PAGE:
Fashion is my first passion, CRM is my second, so naturally when it comes to form layout, design and style I thought of my own style and how I approach planning an outfit from my closet. Much like your wardrobe, CRM forms allow for different combinations of “styles” or “looks” depending on the number and type of tabs, sections, and fields you use and how you format them. And additionally you can have multiple forms for the same record for different uses, similar to wearing the same dress with different accessories depending on the occasion.
In this blog my worlds are colliding and we are going to explore a few tips that I have borrowed from my wardrobe and style lessons for form layout and design.
1. Organizing your closet: Make your staple items easy to access
You must organize first. My closet is organized into sections, and the items I use most frequently (like my favorite blazer and my go to handbag) are in a section that is easier to access. Seasonal items are stored and moved to the front when in season.
The sections and fields on your forms should be organized the same way. Sections and fields that get used more frequently should be closer to the top of the form where they are easier to work with. So how do you know which fields get used the most? Utilize a tool like the CRM Data Detective that gives you the percentage of utilizations of fields. With this info, you can organize the fields and sections accordingly.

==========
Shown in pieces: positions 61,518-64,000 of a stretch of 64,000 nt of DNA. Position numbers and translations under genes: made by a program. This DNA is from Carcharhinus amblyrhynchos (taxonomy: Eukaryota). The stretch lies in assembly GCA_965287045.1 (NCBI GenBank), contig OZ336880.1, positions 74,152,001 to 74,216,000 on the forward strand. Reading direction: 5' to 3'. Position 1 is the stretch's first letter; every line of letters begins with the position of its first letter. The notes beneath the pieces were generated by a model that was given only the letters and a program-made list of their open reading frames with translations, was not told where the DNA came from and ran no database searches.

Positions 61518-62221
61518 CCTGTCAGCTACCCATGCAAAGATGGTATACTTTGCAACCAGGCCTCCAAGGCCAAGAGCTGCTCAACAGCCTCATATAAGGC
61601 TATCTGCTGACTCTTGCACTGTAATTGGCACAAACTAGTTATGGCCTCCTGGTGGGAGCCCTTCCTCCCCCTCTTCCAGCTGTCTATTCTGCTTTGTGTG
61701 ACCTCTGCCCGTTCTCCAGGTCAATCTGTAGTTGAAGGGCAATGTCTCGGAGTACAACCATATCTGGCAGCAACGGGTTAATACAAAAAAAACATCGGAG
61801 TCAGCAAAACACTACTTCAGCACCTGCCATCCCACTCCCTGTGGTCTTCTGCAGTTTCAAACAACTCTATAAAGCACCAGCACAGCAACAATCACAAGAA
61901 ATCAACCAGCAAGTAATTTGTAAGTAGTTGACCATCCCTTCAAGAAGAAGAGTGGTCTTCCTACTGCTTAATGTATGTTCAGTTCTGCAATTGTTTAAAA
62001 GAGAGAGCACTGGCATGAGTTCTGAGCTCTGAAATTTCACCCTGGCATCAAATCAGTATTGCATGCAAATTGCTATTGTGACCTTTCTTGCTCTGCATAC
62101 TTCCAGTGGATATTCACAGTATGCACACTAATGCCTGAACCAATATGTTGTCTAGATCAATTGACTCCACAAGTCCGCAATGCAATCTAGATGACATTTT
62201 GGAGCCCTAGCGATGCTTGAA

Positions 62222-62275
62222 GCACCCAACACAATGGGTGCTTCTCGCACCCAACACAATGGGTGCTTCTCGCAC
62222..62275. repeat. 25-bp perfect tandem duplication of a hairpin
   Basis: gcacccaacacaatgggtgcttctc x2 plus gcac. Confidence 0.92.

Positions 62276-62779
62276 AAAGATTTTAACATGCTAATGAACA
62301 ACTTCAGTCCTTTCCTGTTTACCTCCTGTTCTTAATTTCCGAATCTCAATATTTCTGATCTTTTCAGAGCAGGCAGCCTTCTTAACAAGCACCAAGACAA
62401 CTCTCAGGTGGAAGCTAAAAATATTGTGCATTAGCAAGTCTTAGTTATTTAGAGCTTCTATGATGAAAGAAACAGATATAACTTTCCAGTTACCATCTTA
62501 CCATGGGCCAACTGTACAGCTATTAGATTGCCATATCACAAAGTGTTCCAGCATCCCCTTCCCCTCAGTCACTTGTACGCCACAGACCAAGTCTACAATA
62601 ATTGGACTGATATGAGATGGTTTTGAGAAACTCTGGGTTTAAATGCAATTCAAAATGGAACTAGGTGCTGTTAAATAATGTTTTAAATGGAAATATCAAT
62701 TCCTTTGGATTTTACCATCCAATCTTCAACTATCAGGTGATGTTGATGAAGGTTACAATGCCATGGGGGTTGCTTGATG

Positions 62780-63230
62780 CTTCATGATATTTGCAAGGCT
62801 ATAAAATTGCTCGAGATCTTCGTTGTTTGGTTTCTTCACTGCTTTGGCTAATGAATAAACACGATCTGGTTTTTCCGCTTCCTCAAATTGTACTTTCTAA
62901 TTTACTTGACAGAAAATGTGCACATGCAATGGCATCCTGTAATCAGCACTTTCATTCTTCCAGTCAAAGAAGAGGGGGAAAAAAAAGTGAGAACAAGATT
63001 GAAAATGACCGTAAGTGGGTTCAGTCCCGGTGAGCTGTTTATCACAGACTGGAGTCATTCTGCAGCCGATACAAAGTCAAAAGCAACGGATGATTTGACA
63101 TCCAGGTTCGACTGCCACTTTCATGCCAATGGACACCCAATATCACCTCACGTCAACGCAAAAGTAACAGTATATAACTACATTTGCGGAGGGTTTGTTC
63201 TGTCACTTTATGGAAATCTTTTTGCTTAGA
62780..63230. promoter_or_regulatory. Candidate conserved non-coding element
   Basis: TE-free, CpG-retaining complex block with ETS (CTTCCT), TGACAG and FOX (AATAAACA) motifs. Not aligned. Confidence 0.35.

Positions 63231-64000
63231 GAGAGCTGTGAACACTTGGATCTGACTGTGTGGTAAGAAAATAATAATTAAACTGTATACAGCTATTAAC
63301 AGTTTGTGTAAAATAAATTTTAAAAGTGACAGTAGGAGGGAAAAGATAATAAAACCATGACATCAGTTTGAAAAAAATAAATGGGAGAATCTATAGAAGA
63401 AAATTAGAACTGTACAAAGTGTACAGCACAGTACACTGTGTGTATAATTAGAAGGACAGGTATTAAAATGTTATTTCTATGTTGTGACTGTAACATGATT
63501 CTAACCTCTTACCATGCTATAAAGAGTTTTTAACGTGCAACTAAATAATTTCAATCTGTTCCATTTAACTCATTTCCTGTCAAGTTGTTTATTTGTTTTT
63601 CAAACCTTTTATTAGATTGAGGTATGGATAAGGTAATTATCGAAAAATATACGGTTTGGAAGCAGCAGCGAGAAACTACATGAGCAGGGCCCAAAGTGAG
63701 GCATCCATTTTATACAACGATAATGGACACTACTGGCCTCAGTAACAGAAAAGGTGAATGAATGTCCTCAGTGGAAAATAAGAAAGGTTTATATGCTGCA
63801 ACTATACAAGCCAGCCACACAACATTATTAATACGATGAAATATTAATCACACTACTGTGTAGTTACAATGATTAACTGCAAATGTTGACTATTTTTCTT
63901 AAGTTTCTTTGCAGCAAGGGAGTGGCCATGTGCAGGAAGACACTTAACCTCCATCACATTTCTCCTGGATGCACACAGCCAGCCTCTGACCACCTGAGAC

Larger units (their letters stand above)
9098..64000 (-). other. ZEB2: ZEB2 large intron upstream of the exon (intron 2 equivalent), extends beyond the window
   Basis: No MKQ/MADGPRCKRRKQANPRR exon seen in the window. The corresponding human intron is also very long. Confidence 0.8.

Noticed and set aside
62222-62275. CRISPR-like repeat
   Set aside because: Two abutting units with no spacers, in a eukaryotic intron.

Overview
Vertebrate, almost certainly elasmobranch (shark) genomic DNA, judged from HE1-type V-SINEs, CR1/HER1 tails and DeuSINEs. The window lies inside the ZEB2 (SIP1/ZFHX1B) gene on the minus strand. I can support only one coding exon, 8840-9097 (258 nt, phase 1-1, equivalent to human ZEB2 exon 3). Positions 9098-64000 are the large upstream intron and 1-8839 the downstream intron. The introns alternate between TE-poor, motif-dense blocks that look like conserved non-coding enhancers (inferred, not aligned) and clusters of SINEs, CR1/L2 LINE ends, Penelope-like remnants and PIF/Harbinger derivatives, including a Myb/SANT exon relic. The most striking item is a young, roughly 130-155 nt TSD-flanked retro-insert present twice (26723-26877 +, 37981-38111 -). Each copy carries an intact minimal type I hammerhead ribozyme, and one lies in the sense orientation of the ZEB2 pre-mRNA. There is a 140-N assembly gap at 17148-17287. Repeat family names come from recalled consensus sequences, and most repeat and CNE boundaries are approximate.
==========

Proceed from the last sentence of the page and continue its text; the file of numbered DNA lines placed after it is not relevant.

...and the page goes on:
2. Organizing your closet: Organize according to your process.
When planning an outfit I make selections from my jewelry box every time so according to tip 1, if it’s easy to get to then we are done. But not so fast. I also choose my jewelry last, and prefer to look in a mirror when putting it on, so optimal placement, according to my dressing process, is near the exit and in close proximity to a mirror. Considering my process and making a subtle change makes my life that much easier.
The form sections and the fields should have a flow that considers process as well. When organizing these items, reference your business processes and consider how you consume information, not just frequency of use.
For example: one of our customers in a call center had 3 main sections of information that get used every time on the form (phone call info, contact info, and appointment/activity info). The phone call info was the base or starting point, so it’s on the left. Next is the concern of who we are talking to or contact info, so it’s in the middle, and lastly is setting an appointment for this contact or a follow up activity so it’s on the far right.
This isn’t a groundbreaking concept, but a bunch of subtle changes will go a long way.
3. Keeping your fashion current: Plan to edit on a schedule
Any expert stylist will tell you to edit your closet at least once a year if not after every season. I frequently review my clothes and move them around or discard them based on the last few months of wear.